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Zoo Vadis

In this reimplementation of Reiner Knizia classic Quo Vadis, 3-7 players will become factions of zoo animals trying to collect laurels and earn themselves the right to be the mascot in the zoo’s star exhibit.

Gameplay

Each player will claim six animals and the player screen of the faction they wish to represent: Armadillos, Crocodiles, Hyenas, Ibises, Marmosets, Rhinos, and Tigers. The board is randomly populated with laurel tokens of differing values (I-V) drawn blindly from the bag and placed on the appropriate spaces. Likewise, peacocks will be placed on spaces which indicate the number of players playing in the game. Finally, the zookeeper token will be placed on top of the laurel directly underneath the star exhibit area.

Players have one of four actions at their disposal during a turn: adding an animal in the zoo, moving an animal to the next exhibit within the zoo, moving a peacock, or moving the zookeeper.

Adding an animal is simple enough, as players will simply take one of their six animal tokens and place it in an open spot in any of the exhibits at the bottom of the player board. If a spot isn’t open, then this action is unavailable.

Moving one of your animals to another exhibit can be a bit more complex and there must be an empty space in the exhibit. Movement is based on three options: either the zookeeper token being on top of the laurel between the exhibit the player is in and the exhibit they which to go to (meaning the player cannot collect the laurel), having the majority of your animal tokens in an exhibit to be able to move one of the tokens, or getting enough people in the exhibit to vote affirmatively for you to advance your animal token. When a player is allowed to move to an exhibit with a yes vote from others, not only will they collect the laurel token they pass but the other player(s) will receive a I laurel token from the supply. Or, perhaps, they will ask for some more payment from the player wishing to move, or maybe a yes vote for them to move from another exhibit on their next turn. Peacocks can also be votes in your favor if they are in an exhibit, but their loyalty comes with a price: a minimum of a II laurel token (it cannot be two I laurel tokens).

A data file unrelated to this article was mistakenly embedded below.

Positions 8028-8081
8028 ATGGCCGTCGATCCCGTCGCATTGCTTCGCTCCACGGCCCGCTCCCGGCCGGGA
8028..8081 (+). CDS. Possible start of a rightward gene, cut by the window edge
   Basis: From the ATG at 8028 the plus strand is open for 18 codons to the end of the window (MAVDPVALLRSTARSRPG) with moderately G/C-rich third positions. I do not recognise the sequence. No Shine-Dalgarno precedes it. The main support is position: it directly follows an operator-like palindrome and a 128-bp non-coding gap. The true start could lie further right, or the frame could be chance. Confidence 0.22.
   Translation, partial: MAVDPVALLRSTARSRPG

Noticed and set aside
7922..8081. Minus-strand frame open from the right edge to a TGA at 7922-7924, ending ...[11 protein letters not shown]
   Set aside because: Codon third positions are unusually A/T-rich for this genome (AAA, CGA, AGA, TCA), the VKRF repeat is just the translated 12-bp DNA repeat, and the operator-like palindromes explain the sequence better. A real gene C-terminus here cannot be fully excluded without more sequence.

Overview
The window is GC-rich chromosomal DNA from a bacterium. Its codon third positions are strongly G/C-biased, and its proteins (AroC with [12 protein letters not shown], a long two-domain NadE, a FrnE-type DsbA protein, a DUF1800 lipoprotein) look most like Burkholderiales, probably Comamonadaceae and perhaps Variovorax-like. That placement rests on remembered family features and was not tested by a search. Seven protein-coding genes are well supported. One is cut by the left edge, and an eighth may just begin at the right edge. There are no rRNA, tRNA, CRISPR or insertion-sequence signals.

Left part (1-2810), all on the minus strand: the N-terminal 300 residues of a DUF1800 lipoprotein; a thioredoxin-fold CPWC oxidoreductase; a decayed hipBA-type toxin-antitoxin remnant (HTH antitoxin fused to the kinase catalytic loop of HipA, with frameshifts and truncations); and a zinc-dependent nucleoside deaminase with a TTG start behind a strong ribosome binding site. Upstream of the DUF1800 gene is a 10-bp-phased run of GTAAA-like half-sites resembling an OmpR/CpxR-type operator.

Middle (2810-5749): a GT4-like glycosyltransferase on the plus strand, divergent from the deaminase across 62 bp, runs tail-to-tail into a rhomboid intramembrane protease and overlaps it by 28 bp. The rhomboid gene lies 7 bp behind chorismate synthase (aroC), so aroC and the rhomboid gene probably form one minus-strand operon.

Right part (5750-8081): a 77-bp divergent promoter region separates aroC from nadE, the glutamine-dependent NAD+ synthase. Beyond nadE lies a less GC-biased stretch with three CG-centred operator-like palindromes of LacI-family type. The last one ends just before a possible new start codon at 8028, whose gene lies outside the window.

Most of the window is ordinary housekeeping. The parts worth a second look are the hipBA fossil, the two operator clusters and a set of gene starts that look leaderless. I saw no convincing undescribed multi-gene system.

Advancing a peacock works just like advancing a faction animal token, except they don’t take laurel tokens and don’t need votes. Moving a peacock into an exhibit will net the player who does so a I laurel token. Finally, the zookeeper can move anywhere on the board where a laurel token resides. They cover up the laurel token, meaning that animals can freely move without a vote to the next exhibit but cannot collect the laurel token under the zookeeper.